There was light rain in the air, so we were wearing waterproof jackets, however the elevated pace and undulating profile meant that we were soon quite warm. We moved swiftly through the 20km forest tracks to Falstone, where I quickly popped into the pub to fill up my bottle with water and Stuart oiled the freehub. The 200km route does not go to the new bothy of Flittingford, but it passes very close and I loaded up a separate gpx file to direct us to the night’s destination. I had never been there before, but I was pleased to navigate to within 30 metres and then to finally find the place by turning around in the dark and seeing it before us.
A new bothy visit is always a special occasion and we were both very impressed with the work that the MBA had done on bringing this building back to life. There was no-one else in residence when we arrived at 2245, so we quickly settled to getting our sleeping kit out; the late start meant that we had both had our evening meal so we just had a small can of ale and a bit of banter before sleeping through until 0700. We were up and riding before 0830, not before admiring the bothy, both inside and out.
The route took us North, through the forestry to the where the forest tracks join the A68 at Cottonshopburnfoot. From here we proceeded just half a kilometre until the right turn onto the Otterburn Ranges via Cottonshope farm. I had already checked with the Otterburn Ranges website that there was no military firing taking place this weekend and it was for this principal reason that we had chosen to do the route. We had not got very far up this remote road when we were stopped by an official from a motorsport event, informing us that we couldn’t proceed any further as the roads in the Ranges were being used by a rally. I pointed out that the red flags were not flying and we had specifically checked that we could access the Ranges and has planned our weekend around it. No matter, we couldn’t go further.
We went back down the road and it soon dawned on us both that we would have to do this Pennine Way loop to Alwinton in reverse. The main reason I had originally planned to go through the Ranges to Alwinton and then over Windy Gyle and the Pennine Way to Spithope was because this is how I had first rode this section earlier in the year and, notwithstanding the considerable climb from Trows to Windy Gyle, I saw no reason to change it.
We had not got very far past the earliest parts of the Pennine Way at Chew Green before my grumbling about the bumptious official began to turn around on itself: his turning us around was suddenly looking like a blessing in disguise as we realised that a strong wind was blowing at our back as we negotiated this exposed, boggy and mainly uphill terrrain. Even with a favourable wind and moving at a decent pace, progress was slow and the 19km from the A68 turn for Spithope and the summit of Windy Gyle took us 2 hours 36 minutes. The remote terrain can offer stunning views into Scotland – weather permitting! After three miles of the eight signposted from Chew Green to Windy Gyle, the spartan shelter at Lamb Hill is reached – a temporary respite or a safe haven in extreme conditions.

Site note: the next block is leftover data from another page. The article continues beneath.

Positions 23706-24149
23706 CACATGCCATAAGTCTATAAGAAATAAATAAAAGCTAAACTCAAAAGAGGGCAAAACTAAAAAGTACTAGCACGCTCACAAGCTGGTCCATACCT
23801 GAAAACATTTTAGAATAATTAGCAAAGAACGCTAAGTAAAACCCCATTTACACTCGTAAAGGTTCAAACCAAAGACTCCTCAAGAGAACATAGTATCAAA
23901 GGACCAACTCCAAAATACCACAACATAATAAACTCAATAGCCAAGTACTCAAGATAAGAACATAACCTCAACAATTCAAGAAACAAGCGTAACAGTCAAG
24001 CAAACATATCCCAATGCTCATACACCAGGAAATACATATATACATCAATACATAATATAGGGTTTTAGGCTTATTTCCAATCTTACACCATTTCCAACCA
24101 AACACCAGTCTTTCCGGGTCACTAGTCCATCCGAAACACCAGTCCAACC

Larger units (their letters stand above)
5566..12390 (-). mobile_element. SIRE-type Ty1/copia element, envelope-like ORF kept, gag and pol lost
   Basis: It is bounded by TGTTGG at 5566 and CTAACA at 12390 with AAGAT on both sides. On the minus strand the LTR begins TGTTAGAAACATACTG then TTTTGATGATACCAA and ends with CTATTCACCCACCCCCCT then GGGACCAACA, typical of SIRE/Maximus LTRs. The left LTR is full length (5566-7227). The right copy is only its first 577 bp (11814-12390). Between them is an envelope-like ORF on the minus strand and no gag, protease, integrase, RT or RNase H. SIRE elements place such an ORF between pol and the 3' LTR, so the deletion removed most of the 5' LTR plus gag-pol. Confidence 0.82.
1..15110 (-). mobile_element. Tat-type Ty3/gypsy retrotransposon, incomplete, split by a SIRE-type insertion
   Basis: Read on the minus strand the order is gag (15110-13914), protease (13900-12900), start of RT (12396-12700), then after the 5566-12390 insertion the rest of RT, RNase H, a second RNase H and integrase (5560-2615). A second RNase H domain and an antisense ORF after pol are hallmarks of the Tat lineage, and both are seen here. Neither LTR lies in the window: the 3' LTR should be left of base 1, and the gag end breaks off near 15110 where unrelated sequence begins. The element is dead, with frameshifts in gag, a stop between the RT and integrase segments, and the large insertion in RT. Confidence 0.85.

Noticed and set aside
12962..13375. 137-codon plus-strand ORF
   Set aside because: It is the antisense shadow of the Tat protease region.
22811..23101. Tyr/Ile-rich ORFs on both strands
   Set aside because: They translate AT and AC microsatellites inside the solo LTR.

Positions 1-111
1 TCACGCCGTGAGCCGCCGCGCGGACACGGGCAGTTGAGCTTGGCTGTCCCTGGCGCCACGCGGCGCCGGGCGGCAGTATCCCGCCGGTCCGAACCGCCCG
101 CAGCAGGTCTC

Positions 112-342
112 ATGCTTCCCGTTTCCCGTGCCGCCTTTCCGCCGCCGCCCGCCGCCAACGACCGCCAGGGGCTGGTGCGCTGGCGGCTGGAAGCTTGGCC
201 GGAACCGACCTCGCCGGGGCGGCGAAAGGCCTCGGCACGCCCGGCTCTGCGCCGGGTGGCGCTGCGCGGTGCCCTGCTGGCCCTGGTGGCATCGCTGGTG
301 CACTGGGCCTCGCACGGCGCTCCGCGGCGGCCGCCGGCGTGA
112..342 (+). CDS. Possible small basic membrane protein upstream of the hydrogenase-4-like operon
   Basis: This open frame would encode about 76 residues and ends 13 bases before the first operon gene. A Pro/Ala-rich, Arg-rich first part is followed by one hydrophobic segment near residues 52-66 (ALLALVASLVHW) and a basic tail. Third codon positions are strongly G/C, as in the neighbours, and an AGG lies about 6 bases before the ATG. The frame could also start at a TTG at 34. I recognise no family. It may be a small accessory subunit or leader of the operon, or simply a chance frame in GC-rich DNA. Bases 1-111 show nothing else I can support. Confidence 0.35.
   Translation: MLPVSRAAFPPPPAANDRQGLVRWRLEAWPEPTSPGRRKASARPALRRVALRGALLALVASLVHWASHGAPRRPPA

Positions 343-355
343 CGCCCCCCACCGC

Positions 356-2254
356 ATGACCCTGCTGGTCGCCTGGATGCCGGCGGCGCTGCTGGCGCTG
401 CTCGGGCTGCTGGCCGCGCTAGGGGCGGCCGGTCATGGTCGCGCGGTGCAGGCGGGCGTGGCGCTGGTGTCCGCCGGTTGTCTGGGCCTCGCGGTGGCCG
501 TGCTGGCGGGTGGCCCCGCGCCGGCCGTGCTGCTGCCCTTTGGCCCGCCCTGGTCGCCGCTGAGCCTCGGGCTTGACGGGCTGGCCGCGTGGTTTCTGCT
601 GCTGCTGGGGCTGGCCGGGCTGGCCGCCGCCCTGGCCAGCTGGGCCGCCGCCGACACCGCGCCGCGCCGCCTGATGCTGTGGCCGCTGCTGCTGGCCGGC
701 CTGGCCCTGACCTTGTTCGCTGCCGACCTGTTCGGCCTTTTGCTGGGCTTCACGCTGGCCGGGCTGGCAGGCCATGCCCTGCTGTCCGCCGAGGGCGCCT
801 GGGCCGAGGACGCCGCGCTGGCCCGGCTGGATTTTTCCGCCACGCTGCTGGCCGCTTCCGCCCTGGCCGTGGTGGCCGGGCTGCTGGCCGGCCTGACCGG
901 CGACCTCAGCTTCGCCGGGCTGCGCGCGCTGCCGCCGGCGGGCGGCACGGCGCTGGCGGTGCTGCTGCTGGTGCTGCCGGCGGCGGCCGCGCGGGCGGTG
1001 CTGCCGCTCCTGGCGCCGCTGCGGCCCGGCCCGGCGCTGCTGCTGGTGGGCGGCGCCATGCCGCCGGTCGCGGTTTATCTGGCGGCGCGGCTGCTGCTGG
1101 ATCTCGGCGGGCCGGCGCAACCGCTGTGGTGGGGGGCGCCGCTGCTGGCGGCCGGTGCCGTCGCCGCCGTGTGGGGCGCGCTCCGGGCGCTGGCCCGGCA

A peculiar characteristic of the track is that, while it is predominantly peaty and boggy, there are sections of slabs that greatly improve the possibility of riding, although these can be quite slippery at times, so are not entirely a panacea to forward motion.
The final hike up to Windy Gyle is not too prolonged and, once at the summit, only a few seconds are required to understand how the place obtained its name – if the actual meteorological conditions aren’t sufficient to convince you, a quick glance to the enormous stone summit shelter should.
From Windy Gyle, the route descends over 300m, mainly on a fast, grassy track to the small farm at Trows. Immediately you arrive at the foot of the descent, your cross the slippery ford and start heading back up the red track that is on your left side as you are still descending. This steady climb tops out with a sharp drop to a wooden bridge and then a prolonged, steep grassy ramp up to Clennel Street. From here there is a fairly rapid and sustained drop to Alwinton. By this point we had been riding – and occasionally pushing through boggy sections – at a fairly sustained pace for around four hours since starting off, so we were both ready for some decent nourishment at the pub. I was even going so far as to start salivating about the prospect of obtaining a Sunday lunch. As we passed the small village green there were many cars parked there, suggesting that quite a few Sunday drivers had headed out to Alwinton that Sunday with the same idea. In fact, as we drew up outside the pub we were faced with the dismal notice: No food being served this week!